The plot's episodic and linear. The four March sisters --- tomboyish Jo, beautiful Meg, socialite Amy, and sickly Beth --- grow up to embrace their less exalted positions in the world and find happiness in the simple joys of family and home.
I wasn't as thrilled with this book as I have been with some other classics. I can’t deny the lasting appeal of Alcott’s characters, especially the literate and introspective Jo (based on the author herself); and I enjoyed the depiction of the sisters growing up along side their boy neighbor. But I had forgotten --- or possibly never realized, due to my age at the time --- how didactic, priggish, and tedious this book is, its primary purpose apparently being to moralize to young girls.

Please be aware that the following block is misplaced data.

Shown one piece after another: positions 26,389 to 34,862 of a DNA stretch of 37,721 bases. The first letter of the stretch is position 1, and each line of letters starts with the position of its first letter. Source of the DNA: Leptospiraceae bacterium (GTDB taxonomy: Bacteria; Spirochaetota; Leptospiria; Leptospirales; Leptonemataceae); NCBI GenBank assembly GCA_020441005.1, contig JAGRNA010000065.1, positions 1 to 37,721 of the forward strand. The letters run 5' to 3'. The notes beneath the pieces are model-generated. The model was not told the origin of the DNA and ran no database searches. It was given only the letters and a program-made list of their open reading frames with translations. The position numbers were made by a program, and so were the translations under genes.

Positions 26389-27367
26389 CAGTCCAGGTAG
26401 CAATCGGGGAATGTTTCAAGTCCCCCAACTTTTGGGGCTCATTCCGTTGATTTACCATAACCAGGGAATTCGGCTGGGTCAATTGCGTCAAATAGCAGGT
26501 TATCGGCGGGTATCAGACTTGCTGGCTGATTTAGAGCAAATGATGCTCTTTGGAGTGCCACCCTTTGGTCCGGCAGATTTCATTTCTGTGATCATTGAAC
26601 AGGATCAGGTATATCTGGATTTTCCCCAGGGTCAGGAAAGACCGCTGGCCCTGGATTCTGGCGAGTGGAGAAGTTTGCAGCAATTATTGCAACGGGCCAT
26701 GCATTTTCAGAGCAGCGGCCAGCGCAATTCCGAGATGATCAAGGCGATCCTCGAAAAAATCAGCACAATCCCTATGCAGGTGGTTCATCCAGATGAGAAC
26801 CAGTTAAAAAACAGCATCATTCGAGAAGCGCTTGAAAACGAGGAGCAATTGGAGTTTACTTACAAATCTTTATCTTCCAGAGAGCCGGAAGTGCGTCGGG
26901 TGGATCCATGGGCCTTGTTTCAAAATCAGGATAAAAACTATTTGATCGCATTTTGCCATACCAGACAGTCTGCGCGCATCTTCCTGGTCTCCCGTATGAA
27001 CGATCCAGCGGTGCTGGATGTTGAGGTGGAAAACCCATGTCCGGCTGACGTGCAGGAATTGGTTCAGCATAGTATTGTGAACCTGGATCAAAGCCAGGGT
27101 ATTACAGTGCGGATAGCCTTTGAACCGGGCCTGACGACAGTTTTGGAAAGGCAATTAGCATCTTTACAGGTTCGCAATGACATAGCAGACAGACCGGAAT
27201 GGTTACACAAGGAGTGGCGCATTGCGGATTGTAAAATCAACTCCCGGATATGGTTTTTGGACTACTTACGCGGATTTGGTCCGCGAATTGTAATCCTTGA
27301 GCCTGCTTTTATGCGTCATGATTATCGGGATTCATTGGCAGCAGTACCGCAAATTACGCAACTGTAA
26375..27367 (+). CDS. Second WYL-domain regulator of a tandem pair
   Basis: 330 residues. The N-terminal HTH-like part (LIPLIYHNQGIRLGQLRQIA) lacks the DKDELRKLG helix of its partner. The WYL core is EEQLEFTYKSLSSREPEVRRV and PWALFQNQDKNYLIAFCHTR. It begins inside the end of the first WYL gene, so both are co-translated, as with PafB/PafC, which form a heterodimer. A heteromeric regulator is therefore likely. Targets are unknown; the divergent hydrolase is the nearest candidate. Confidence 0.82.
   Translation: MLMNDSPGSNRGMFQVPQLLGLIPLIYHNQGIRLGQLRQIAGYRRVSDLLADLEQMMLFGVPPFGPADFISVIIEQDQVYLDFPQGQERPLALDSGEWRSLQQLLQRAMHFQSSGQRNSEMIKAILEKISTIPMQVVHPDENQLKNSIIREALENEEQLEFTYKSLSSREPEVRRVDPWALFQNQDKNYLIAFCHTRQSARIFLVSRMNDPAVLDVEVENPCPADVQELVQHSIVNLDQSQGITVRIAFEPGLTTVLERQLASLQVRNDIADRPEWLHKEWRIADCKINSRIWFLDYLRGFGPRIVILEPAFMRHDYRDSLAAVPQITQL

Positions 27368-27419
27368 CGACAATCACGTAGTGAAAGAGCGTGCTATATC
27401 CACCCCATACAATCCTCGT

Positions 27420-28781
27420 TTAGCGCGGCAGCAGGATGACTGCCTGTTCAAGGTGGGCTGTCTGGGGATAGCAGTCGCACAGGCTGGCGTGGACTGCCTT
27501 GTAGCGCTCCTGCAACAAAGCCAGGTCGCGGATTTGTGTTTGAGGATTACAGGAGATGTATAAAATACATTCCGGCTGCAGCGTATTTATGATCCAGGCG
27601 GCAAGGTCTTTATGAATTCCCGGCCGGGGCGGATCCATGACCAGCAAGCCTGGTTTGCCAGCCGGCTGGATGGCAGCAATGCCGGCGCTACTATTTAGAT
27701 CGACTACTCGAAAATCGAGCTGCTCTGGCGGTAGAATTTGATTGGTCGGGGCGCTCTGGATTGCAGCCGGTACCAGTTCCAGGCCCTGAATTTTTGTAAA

The book’s a product of its time, of course, and I have no problem with moral lessons in literature as a general rule. But I do object to being moralized at directly by the narrator and to being told rather than shown the conclusions I as a reader must draw. Of course, I’m a 37-year-old man in 2008, and the book was written for young girls in 1870. Still, so was
Also: some of the most nauseating fake children’s speech ever ("Opy doy, me’s tummin!" is written for "Open the door, I'm coming" --- did children ever talk like that? They don't now).